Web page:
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I have many circles next to each other in my scene (white circles and circles with different colors). I would like to blur the white circles only. (White means (1,1,1) in my case.)

My question is: how should I select and blur the white fragments only with my fragment shader?

I want to do something like this in GLSL:

if (my_current_fragment's_color == white)
{blur current fragment;}
else
{do not blur current fragment}

(I have a working blur effect, but it's bluring the whole scene unappropriately because I cannot make a decision in my code based on my fragments' color.)

How should I do this? What is the exact match of the above code in GLSL language? How can I decide if a fragment's color is white? Do you guys have any idea?


If you may need, here is my code:

    vertexShader: [
        //"#define KERNEL_SIZE 25.0",
        "uniform vec2 uImageIncrement;",
        "varying vec2 vUv;",
        "void main() {",
        "vUv = uv - ( ( KERNEL_SIZE - 1.0 ) / 2.0 ) * uImageIncrement;",
        "gl_Position = projectionMatrix * modelViewMatrix * vec4( position, 1.0 );",
        "}"
    ].join("\n"),
    fragmentShader: [
        //"#define KERNEL_SIZE 25",
        "uniform float cKernel[ KERNEL_SIZE ];",
        "uniform sampler2D tDiffuse;",
        "uniform vec2 uImageIncrement;",
        "varying vec2 vUv;",
        "void main() {",
            "vec2 imageCoord = vUv;",
            "vec4 sum = vec4( 0.0, 0.0, 0.0, 0.0 );",
            "for( int i = 0; i < KERNEL_SIZE; i ++ ) {",


            "sum += texture2D( tDiffuse, imageCoord ) * cKernel[ i ];",
            //THE ABOVE LINE SHOULD BE RUN FOR WHITE FRAGMENTS ONLY. BUT HOW?


            "imageCoord += uImageIncrement;",
            "}",
            "gl_FragColor = sum;",
        "}"
share|improve this question
1  
You could lookup the current imageCoord and compare it's components to white before performing the loop, the problem is it could cause some aliasing in pixels near the border of the circles. I'll leave to someone with more experience on the subject to formalize an answer. I am also a little bit confused about how your shader is sampling the data for the blur. – Caian Dec 25 '12 at 0:19
up vote 7 down vote accepted

This is going to be really hard, and you're going to have to figure out some compromise, unless you can render the white circles to a different framebuffer to begin with.

Let's say you start with this.

white circle over pink triangle with blue background

If you only apply the blur kernel to the white pixels, you'll get this:

white circle with blurred interior over pink triangle with blue background

Since the blue pixels don't get the blur kernel, the white pixels can't bleed into the blue. Only the pink and blue pixels can bleed into the white.

So you try to separate the image into the white parts and the non-white parts:

white circle black circle over pink triangle with blue background

And then you can blur the white parts separately, and recombine (either in multiple steps, or all in the same shader). But you have to figure out what to recombine it with. If you recombine it with the original image, the hard-edge white will still be there. If you recombine it with the image with only the non-white parts, you'll get a hard black edge instead.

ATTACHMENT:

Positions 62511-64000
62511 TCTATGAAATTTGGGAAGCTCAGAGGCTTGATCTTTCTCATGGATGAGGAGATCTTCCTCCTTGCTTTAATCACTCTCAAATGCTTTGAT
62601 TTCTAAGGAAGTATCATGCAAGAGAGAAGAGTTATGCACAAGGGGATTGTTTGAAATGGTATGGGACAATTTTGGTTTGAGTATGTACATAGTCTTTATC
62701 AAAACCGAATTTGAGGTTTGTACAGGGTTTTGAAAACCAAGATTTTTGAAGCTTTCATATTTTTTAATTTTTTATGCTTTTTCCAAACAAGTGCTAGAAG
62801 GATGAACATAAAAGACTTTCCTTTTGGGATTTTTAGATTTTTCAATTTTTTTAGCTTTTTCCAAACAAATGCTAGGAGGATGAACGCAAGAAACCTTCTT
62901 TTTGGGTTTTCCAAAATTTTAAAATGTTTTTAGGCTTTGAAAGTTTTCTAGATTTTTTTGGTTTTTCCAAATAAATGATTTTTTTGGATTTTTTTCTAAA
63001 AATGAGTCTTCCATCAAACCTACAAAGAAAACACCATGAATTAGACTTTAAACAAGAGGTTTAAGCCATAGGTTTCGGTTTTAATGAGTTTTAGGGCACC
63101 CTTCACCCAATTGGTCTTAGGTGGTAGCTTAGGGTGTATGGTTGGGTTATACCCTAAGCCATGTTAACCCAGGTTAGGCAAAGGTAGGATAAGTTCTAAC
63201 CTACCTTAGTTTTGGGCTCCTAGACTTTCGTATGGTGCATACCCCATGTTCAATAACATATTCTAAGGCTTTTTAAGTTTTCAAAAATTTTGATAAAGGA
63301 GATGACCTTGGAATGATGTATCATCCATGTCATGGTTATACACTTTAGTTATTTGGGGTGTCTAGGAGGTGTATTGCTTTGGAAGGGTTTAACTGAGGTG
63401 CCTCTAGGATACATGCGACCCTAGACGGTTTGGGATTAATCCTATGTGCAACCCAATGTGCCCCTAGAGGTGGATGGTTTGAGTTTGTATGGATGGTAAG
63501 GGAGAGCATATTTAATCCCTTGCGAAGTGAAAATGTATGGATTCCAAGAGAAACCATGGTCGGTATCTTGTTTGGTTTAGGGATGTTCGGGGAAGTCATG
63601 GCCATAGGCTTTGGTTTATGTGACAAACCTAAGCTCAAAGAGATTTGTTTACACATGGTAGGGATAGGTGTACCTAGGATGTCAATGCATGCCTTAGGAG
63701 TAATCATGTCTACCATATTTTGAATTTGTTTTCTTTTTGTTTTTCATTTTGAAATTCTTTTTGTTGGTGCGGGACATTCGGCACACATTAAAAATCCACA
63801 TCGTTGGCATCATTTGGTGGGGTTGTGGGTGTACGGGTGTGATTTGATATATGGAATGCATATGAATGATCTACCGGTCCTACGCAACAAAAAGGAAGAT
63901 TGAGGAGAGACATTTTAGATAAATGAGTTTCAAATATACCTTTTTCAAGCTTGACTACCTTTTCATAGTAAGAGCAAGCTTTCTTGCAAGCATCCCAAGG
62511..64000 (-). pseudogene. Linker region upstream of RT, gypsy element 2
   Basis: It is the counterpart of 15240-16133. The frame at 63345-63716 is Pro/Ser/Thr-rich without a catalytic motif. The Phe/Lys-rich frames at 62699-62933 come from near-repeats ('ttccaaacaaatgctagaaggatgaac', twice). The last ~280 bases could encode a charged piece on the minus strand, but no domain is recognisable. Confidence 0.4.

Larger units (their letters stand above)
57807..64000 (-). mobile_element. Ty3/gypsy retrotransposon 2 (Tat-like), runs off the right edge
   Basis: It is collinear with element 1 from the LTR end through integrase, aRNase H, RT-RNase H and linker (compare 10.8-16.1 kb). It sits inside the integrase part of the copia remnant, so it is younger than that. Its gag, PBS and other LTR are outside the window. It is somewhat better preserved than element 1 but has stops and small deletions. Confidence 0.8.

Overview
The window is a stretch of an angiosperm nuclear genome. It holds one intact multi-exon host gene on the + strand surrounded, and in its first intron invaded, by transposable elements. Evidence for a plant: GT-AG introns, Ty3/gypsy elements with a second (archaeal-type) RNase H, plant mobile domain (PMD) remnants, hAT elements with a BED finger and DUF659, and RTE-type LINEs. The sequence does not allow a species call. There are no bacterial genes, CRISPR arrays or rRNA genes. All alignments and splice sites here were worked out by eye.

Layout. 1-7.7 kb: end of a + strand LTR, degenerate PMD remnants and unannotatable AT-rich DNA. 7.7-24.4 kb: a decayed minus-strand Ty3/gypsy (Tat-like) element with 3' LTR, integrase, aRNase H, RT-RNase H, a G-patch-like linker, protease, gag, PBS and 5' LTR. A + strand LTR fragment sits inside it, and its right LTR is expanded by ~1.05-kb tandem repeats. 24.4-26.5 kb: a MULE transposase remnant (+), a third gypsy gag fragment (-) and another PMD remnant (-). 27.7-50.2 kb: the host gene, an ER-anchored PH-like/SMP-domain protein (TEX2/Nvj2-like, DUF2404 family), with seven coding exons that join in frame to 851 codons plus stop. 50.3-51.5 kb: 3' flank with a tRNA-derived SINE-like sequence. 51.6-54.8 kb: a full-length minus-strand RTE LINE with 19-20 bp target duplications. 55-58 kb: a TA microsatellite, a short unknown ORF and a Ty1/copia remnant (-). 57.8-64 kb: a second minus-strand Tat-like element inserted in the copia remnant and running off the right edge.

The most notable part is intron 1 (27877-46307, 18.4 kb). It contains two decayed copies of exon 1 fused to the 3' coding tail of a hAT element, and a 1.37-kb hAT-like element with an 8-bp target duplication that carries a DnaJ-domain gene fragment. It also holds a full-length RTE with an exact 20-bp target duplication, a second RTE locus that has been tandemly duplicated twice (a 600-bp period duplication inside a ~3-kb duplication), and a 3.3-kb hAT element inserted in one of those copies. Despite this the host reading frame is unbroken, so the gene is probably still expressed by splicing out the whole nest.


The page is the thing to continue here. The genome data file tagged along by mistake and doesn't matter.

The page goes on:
white circle with halo over pink triangle with blue background white circle with halo and black edge over pink triangle with blue background

Solutions

  • You can render the white circles into a separate texture to begin with, blur that, and layer it on top of everything else.

  • You can scale the kernel so that the kernel blurs "outwards" (dilates), so when you blur the white circle against the black background, white pixels stay white. This will eliminate the edges.

  • You can blur an area of the image near, but not exactly equal to, the white circles. For example, you can use the blurred white circles as an alpha mask to blend between the blurred image and the sharp image.

  • You can figure out a way to make the white circles look blurry to begin with.

share|improve this answer
    
Yes, exactly! MFlBm.png is what I'm looking for! Could you please show me a GLSL example how to do this? How to separate the image into white parts and non-white parts, and recombine it with the original image? Any further help or a link also would be great and appreciated! – Fract Dec 25 '12 at 8:34
1  
@Fract: I made those pictures in an image editor, not with GLSL. I would separate a sample samp into white and non-white components by computing the distance from white dist, use this number to calculate an alpha value alpha in the range 0-1 where 0 signifies not white and 1 signifies white, then samp * alpha will give you the white part and (1 - samp) * alpha will give you the non-white part. – Dietrich Epp Dec 27 '12 at 4:12
1  
There is a way to do if (color == white) { ... } in GLSL, however, you don't want to do that. You only think you want to do that. – Dietrich Epp Dec 27 '12 at 4:13
1  
@Fract: The "distance from white" is the distance of the color, not the distance of the pixel on the screen. I.e., black is far from white, but light gray is close to white. Colors are vectors too, so they have distances. – Dietrich Epp Dec 27 '12 at 17:12
1  
@Fract: Unfortunately, most of what I use for learning GLSL is the GLSL specification, which is a bit dense. You can compute distance from white using dot(vec4(1.0, 1.0, 1.0, 0.0), color) -- this will give you 3.0 for white and 0.0 for black. – Dietrich Epp Dec 27 '12 at 22:12

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